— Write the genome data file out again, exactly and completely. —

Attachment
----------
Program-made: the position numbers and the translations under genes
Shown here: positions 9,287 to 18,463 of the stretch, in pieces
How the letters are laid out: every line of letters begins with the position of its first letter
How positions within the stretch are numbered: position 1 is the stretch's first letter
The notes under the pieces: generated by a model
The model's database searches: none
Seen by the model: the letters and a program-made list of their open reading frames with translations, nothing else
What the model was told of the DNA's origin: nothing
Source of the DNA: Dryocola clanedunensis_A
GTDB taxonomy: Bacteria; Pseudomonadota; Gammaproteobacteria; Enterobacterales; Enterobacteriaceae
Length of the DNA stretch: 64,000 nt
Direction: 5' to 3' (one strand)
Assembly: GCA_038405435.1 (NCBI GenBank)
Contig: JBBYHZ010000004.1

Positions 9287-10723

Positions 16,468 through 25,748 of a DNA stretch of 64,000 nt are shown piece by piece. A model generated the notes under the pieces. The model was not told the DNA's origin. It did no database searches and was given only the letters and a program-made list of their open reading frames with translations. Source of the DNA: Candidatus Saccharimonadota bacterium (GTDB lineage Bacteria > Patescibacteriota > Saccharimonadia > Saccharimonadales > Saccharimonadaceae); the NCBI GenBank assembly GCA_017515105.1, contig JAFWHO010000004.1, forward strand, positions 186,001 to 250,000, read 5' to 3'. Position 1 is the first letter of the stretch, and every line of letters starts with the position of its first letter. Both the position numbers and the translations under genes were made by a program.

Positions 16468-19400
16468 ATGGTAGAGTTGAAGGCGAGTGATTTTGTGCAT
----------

Program-made: the position numbers and the translations under genes
Shown here: positions 9,287 to 18,463 of the stretch, in pieces
How the letters are laid out: every line of letters begins with the position of its first letter
How positions within the stretch are numbered: position 1 is the stretch's first letter
The notes under the pieces: generated by a model
The model's database searches: none
Seen by the model: the letters and a program-made list of their open reading frames with translations, nothing else
What the model was told of the DNA's origin: nothing
Source of the DNA: Dryocola clanedunensis_A
GTDB taxonomy: Bacteria; Pseudomonadota; Gammaproteobacteria; Enterobacterales; Enterobacteriaceae
Length of the DNA stretch: 64,000 nt
Direction: 5' to 3' (one strand)
Assembly: GCA_038405435.1 (NCBI GenBank)
Contig: JBBYHZ010000004.1

Positions 9287-10723

Positions 16,468 through 25,748 of a DNA stretch of 64,000 nt are shown piece by piece. A model generated the notes under the pieces. The model was not told the DNA's origin. It did no database searches and was given only the letters and a program-made list of their open reading frames with translations. Source of the DNA: Candidatus Saccharimonadota bacterium (GTDB lineage Bacteria > Patescibacteriota > Saccharimonadia > Saccharimonadales > Saccharimonadaceae); the NCBI GenBank assembly GCA_017515105.1, contig JAFWHO010000004.1, forward strand, positions 186,001 to 250,000, read 5' to 3'. Position 1 is the first letter of the stretch, and every line of letters starts with the position of its first letter. Both the position numbers and the translations under genes were made by a program.

Positions 16468-19400
16468 ATGGTAGAGTTGAAGGCGAGTGATTTTGTGCAT